Monday, 9 June 2014

Picture post 28 - Middlesbrough Empire, Palace of Varieties


I was brought up in the north east of England and between the ages of 13 and 18, I went to school in Middlesbrough. One of my delights was to visit the town centre every Saturday to scour Alan Fearnley's record shop, buying up imported American jazz-funk albums and 12" singles (remember those) before meeting friends to go and eat burger ands chips in the Wimpy Bar and sometimes sneaking into the Masham or Lord Raglan pubs for a sneaky pint of scotch - that's bitter beer in the north-east, not whisky. I recently returned after many years and discovered most of these old haunts (and several others) gone or being used as a sweet shop in the case of the Masham. That's for another post but it was good to see Middlesbrough's glorious Empire Theatre still standing. Amazingly I had somehow managed to forget about the theatre. 

Standing proud on Corporation Road in the centre of the town, and originally called the Empire Palace of Varieties, this imposing pile had its foundation stone laid in 1897 and opened two years later. Designed by architect Ernest Runtz in what has been described as the Spanish Renaissance style  it had seating for 450 people in the stalls, 150 in the grand circle and a whopping great 750 in the gallery. Not only was the theatre impressive in size and style it also attracted top notch performers. Singer and friend of royalty Lily Langtry and comedienne Kitty Beresford were amongst the 17 acts who took part in the opening night's programme as well as contortionists, acrobats, musicians, dancers and singers. In later years Charlie Chaplin, Stan Laurel and Harry Houdini all appeared at the Empire!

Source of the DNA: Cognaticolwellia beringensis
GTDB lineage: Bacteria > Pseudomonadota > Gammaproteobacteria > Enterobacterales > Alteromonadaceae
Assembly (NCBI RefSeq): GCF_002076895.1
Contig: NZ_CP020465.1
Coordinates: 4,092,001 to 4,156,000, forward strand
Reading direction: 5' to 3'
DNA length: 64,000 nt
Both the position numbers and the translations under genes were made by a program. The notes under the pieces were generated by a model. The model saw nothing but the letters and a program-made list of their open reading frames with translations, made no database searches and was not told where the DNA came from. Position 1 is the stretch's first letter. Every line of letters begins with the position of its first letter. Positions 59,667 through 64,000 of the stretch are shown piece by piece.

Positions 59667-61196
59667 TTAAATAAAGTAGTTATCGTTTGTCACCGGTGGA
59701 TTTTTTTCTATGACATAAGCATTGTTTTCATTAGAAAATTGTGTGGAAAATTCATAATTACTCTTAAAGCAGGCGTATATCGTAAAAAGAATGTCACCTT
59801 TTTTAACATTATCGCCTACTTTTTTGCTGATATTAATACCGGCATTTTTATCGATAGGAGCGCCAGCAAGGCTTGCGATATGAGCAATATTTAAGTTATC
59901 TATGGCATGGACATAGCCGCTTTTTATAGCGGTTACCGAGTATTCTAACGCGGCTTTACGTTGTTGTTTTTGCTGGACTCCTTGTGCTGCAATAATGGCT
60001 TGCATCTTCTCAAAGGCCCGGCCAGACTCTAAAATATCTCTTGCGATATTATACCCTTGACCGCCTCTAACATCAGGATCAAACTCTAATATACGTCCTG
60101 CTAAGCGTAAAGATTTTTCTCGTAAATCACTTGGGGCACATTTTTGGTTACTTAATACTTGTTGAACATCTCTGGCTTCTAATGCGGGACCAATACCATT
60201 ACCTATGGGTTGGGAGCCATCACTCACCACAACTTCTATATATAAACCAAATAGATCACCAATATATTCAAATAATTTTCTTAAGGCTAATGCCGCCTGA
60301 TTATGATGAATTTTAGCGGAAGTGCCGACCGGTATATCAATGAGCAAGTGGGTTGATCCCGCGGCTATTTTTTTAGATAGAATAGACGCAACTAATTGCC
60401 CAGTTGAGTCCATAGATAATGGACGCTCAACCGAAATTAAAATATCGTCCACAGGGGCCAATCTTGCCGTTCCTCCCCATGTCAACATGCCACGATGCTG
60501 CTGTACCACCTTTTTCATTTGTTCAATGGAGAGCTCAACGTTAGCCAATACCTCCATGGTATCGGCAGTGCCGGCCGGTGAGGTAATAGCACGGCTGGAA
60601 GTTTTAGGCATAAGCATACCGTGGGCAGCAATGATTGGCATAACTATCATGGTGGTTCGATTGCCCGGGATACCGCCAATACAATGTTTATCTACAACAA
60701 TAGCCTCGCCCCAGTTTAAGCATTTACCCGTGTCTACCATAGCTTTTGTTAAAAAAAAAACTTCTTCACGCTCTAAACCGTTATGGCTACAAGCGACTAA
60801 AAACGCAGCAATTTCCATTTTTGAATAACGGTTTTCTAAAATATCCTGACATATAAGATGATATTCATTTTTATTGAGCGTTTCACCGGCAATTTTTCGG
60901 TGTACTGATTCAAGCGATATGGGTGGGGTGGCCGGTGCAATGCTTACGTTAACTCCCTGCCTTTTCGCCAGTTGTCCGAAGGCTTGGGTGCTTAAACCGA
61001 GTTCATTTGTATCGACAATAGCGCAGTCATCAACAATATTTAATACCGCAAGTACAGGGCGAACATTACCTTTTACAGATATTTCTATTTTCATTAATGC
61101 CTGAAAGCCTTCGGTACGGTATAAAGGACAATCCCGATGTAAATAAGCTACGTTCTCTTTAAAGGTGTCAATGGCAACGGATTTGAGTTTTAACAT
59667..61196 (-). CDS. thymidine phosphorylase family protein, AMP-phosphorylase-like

The stage was destroyed by bombing during the Second World War and later, like many theatres, the Empire came on hard times. From the late 1980's it was used as a bingo hall before becoming a nightclub and live music venue in 1991. The Empire is a grade two listed building. I particularly like the red exterior and the colours from the stained glass signs hanging from the canopy which carry the original "Theatre of Varieties" name. Its good to see the Empire still standing and still in use. It would be great to see theatre, dance and other music forms showcased here, complementing the current nightclub use and widening Middlesbrough's cultural offer. 






You can read more about the theatre on the Empire website.

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